Known as the silent thief of sight due to its slow and ‘silent’ progression, glaucoma is a common eye disease and a major cause of blindness in Australia and around the world. Although glaucoma is most prevalent in people over the age of 60, this sight-threatening condition can strike at any age and may even be present at birth. While uncommon, childhood glaucoma can not only impact a child’s vision but it can also have significant implications for their social development and mental wellbeing.
To mark this year’s World Glaucoma Week (12-18 March), the Royal Australian and New Zealand College of Ophthalmologists (RANZCO) is reminding parents to have their children’s eyes checked regularly to ensure healthy vision.
“Glaucoma refers to a group of chronic eye diseases which cause damage to the optic nerve resulting in vision loss. Babies with glaucoma display specific signs that help diagnose glaucoma early on, if you know what you’re looking for and maintain an index of suspicion,” explained Dr Caroline Catt, a RANZCO Fellow and one of Australia’s leading Paediatric Ophthalmologists. “Early detection and proper treatment is instrumental as this can result in the reversal of some of the damage caused by childhood glaucoma and help delay the progression of the disease,” added Dr Catt.
Sydney mum, Mandy Ferreira, knows all too well about the devastating impact of childhood glaucoma. Her son, Darcy, was diagnosed with glaucoma in both eyes when he was only 11 months old. “I noticed a cloudiness in his eye and immediately rushed him to the doctor who referred us to Dr Catt,” said Mandy. Several painful surgeries and ongoing treatments saved Darcy from going blind. “We are extremely lucky that this was caught early on. We had never heard of childhood glaucoma before and, as a family, have learned that it is not an easy journey to travel. Darcy would have lost his vision had his condition been left untreated.”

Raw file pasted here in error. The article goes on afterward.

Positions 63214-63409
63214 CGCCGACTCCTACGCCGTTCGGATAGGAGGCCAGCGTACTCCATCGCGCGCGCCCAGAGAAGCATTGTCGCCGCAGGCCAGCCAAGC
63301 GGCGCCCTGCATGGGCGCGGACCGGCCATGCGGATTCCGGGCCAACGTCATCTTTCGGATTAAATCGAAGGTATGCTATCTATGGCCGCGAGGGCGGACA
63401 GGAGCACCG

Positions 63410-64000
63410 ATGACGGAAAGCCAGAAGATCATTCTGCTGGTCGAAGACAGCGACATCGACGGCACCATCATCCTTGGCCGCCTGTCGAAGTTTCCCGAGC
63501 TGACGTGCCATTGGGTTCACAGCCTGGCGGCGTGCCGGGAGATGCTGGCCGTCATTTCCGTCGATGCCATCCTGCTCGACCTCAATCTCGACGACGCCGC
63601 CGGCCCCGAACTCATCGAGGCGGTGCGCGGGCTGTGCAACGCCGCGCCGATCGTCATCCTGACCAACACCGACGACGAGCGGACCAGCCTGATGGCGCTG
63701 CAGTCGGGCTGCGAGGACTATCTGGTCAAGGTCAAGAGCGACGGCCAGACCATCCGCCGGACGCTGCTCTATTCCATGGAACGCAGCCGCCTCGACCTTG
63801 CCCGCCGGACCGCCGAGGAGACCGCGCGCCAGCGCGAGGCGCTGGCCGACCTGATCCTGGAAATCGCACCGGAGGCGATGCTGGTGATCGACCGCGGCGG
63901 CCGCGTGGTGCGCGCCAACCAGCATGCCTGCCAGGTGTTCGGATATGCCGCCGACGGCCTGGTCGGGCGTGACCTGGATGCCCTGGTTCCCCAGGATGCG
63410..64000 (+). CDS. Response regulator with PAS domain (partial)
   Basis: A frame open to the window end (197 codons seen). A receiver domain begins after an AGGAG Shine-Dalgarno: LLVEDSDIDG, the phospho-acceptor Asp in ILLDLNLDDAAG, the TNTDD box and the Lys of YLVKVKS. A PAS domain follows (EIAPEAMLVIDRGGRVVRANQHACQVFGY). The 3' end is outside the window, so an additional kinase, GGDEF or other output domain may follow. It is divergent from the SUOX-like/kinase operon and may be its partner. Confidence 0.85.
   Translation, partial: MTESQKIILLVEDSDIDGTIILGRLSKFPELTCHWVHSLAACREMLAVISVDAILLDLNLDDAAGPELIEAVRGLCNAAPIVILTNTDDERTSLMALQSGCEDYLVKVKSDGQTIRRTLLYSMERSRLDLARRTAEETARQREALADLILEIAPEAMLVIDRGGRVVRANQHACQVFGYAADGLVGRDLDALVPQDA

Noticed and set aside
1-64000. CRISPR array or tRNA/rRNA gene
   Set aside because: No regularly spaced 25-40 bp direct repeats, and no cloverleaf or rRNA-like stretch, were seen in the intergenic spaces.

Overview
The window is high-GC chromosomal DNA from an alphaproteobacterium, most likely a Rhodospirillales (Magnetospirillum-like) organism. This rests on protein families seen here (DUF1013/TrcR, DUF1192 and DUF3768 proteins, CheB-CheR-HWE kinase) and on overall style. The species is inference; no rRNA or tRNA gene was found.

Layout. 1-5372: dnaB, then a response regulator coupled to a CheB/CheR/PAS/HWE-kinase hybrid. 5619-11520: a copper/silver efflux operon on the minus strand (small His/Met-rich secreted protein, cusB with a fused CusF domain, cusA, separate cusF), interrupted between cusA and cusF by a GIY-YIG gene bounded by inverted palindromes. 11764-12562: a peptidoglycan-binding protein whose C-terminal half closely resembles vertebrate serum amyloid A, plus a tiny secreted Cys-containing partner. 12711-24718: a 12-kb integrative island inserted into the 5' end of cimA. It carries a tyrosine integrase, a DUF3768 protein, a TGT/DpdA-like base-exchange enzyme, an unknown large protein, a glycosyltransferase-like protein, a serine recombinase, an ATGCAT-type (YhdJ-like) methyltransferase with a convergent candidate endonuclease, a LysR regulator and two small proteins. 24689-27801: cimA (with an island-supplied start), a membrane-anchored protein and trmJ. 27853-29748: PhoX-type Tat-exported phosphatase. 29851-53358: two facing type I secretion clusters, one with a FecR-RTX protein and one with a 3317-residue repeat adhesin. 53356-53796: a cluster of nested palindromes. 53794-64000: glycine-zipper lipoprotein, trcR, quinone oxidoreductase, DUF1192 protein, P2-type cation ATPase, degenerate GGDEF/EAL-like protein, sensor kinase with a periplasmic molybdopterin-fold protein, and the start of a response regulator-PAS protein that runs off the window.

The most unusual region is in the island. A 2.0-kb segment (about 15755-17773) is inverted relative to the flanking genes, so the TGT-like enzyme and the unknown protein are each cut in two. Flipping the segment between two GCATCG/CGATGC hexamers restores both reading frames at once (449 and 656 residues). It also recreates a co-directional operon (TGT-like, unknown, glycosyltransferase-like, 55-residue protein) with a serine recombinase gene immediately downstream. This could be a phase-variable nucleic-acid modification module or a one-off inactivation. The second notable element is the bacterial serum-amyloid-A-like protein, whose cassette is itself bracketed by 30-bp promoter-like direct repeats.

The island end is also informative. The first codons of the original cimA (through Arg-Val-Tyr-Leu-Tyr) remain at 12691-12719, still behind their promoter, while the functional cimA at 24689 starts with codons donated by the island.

“We cannot thank and give gratitude enough to Dr Catt. She has been more than amazing and has been behind the success of saving Darcy’s vision. Without her, I dread to think what his life would be like now.”
Glaucoma signs in children present very differently when compared with adults. Some signs to look for in babies and young children are:
– Large eyes
– Cloudy eyes
– Watery eyes
– Excessive blinking
– Sensitivity to light
If you suspect your child has glaucoma or some other type of eye condition, please speak to your GP or paediatrician who may refer your child to a paediatric ophthalmologist (a medical eye doctor who specialises in children’s eye care) for further diagnosis and treatment.
For further enquiries or to arrange an interview with one of our paediatric ophthalmologists, contact Emma Carr or Laura Safaj at RANZCO on 02 9690 1001 or at email@example.com